Agents also sometimes mediate conflicts between the more overbearing parents and their children. “I had a student interested in cooking, while his parents tried to make him study finance,” recalls Tan. “We finally persuaded him to study food science as a compromise.”

Other clients try to control the agency’s level of involvement. Tony Deng, a graduating Beijing senior headed for Pennsylvania’s Haverford College, used an agency only to help him proofread paperwork, and for “emotional support.” “I just felt there needed to be a person who accompanies you for the three years of high school, who inspires you to think about what you can say in your application, and think about yourself,” he says. “It can be a tutor at school, so why can’t it be an agency?”

Amid growing concerns about unscrupulous practices in the industry, some are choosing to bypass a third party. Deng’s classmate Qi Yu’an (pseudonym) was admitted into the University of Wisconsin–Madison and the Rensselaer Polytechnic Institute on his own efforts. “I’m not saying all the agencies are unreliable, but you can’t guarantee you won’t be gouged,” he tells TWOC.

Student in Jinan waiting to take their IELTS exam before studying abroad

Jia is conflicted about hiring an agent for Taotao for the same reason: Agency fees can now run to hundreds of thousands of RMB. The New York Stock Exchange-listed New Oriental Education and Technology Group charges an average 4,500 USD for a basic consultation, generating 150 million USD revenue for the company in 2016. “It could be a waste of money,” muses Jia, “but if I don’t use an agency, I am afraid I’ll regret it in the future.”

Clients of shady agencies risk worse problems than simply getting overcharged. In March, William Rick Singer, a purported college counselor and author of self-help books for college admission in the US, was discovered to have been fraudulently “helping” students get into their chosen colleges—either by cheating on the SATs or ACTs, or by falsely identifying themselves as student athletes. According to the Wall Street Journal, Chinese families were some of his biggest clients—one allegedly paid 6.5 million USD to get their child into Stanford.

In 2016, the Shanghai-based Dipont Education Management Group was exposed by Reuters for giving thousands of dollars in perks or cash to admission officers at top US universities to grease applications. Former Dipont employees also revealed that the consultants ghostwrote application essays, altered recommendation letters, and digitally erased bad grades on one student’s high-school transcript.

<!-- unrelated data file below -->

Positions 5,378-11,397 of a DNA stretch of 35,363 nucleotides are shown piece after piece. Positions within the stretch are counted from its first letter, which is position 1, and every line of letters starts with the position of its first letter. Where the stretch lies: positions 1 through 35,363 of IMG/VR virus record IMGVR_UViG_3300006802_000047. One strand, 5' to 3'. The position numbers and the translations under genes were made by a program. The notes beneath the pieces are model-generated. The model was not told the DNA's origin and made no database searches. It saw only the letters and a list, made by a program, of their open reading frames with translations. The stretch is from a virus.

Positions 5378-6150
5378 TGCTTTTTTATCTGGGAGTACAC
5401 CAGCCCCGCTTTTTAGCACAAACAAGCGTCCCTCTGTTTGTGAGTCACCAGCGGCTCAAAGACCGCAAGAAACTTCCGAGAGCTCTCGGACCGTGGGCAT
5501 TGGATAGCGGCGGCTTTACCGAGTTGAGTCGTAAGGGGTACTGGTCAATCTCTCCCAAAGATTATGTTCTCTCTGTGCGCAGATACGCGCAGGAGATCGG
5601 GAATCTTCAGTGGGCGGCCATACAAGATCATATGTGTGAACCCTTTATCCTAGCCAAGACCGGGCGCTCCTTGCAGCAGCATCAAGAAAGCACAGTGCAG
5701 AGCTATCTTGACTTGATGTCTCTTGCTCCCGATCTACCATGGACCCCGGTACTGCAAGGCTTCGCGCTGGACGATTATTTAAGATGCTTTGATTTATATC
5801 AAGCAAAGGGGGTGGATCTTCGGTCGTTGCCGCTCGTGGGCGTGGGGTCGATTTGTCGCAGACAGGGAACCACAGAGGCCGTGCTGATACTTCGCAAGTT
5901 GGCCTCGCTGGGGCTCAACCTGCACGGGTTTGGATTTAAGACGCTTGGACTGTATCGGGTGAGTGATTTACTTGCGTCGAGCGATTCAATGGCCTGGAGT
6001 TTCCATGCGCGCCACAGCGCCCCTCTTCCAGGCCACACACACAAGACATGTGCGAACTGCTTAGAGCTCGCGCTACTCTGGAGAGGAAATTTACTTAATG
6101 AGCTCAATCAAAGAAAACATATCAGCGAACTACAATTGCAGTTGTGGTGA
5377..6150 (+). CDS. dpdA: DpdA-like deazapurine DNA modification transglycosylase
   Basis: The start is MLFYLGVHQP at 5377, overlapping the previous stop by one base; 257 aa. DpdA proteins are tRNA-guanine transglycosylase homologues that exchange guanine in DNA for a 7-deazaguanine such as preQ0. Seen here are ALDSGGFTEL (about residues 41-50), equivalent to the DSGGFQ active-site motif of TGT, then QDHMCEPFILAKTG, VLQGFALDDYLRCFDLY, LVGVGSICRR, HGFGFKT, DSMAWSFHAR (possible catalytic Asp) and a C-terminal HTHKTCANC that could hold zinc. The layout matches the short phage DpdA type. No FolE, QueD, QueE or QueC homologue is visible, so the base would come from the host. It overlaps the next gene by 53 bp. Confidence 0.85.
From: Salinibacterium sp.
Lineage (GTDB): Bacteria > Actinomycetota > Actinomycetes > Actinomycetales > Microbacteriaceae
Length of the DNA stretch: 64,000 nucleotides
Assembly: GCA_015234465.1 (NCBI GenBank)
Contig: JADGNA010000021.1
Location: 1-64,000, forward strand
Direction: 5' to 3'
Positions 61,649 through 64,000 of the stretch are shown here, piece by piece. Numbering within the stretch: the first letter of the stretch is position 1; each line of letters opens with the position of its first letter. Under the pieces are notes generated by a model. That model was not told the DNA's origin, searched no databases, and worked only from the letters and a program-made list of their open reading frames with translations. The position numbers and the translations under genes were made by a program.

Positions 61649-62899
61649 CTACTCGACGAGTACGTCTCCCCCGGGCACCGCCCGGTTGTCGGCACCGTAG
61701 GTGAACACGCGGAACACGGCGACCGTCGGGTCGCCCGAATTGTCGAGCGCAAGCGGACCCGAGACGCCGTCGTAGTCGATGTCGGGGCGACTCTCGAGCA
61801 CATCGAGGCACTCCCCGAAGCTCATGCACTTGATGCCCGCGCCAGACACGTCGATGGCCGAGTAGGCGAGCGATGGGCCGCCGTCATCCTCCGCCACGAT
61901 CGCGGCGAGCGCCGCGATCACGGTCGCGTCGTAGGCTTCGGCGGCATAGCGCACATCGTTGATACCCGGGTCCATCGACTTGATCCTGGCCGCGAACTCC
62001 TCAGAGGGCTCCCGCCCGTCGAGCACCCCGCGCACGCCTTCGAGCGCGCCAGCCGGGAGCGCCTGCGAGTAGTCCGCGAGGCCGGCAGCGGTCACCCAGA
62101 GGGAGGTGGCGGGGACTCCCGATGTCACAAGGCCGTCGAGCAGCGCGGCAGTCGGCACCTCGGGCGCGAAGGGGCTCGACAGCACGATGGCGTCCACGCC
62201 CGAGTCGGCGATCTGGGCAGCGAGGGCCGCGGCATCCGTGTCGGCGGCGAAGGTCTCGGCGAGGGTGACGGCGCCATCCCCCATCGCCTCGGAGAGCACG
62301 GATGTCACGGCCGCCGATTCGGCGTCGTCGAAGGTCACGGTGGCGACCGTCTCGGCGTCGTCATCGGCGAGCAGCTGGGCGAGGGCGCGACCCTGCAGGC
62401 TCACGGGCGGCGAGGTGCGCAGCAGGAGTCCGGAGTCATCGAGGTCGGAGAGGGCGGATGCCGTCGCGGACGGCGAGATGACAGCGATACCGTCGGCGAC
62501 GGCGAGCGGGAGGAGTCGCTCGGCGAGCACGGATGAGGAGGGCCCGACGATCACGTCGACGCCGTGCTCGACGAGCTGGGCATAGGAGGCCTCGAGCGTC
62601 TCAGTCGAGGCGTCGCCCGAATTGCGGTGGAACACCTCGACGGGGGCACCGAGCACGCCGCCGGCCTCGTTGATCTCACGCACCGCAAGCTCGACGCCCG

In March, students and ex-employees picketed the Beijing headquarters of Cheng Huai Technology, which runs the widely known Taisha Study Abroad Consultancy, after many of its offices shuttered without warning. The company left a backlog of unpaid salaries and at least 115 clients, most of whom had paid up to 50,000 RMB for applications that may now never be completed.

Continued government efforts to regulate the market have been mostly unsuccessful. In 1999, the “Provisions on the Administration of Intermediary Services for Studying Abroad Market,” a joint directive by the Ministry of Education, the Ministry of Public Security, and the Administration Bureau for Industry and Commerce, stipulated that all intermediary agencies must be accredited by the Ministry of Education.

In response, institutions without accreditation rebranded themselves as “consultancies.” “There is no unified standard of practice or pricing, and as a result, consumers find it hard to distinguish the licensed from the unlicensed,” Sang Peng, president of the state-backed Beijing Overseas Study Service Association (BOSSA), told the World University News in 2014. “Both licensed and unlicensed agencies are competing against each other in the Chinese market.”

In 2015, the law was abolished and a flood of small, private agencies entered the market. (BOSSA has a system for verifying applicants’ records and a complaints hotline, but this only applies to its member agencies, who represent a fraction of the thousands operating in China.)

Optimists hope the internet can improve the situation by making information increasingly accessible, and sifting out bad actors or low-quality services. “Today, there is less market for agencies that can only provide mechanical ‘form-filling’ services. The players are pressured to be more professional, provide more crucial and niche services,” claims Tan.

Li agrees, stating that, because of the increasingly fierce competition, many agencies today are trying to develop new markets, including services such as airport pickups, accommodation, campus registration, and even career planning. “Chinese students are spoiled. They need more help abroad than at home,” she claims. “But I think the market can sustain itself for at least five or ten years.”

Qi has even become more accepting of agents himself, after the ordeal of his own DIY application. “If you don’t have a good GPA or scores, don’t be as haphazard as me; getting an agent to proofread at least is better than struggling on your own,” he says.

“On the other hand, that means you won’t learn anything in the process. Once you start attending university, once you want to apply to grad school, or even when you get a job—maybe you’ll need to hire an agent again.”

Abroad Ambitions is a story from our issue, “Funny Business.” To read the entire issue, become a subscriber and receive the full magazine.


author Sun Jiahui (孙佳慧)

Sun Jiahui is a freelance writer and former editor at The World of Chinese. She writes about Chinese language, society and culture, and is especially passionate about sharing stories of China's ancient past with a wider audience. She has been writing for TWOC for over six years, and pens the Choice Chengyu column.

Related Articles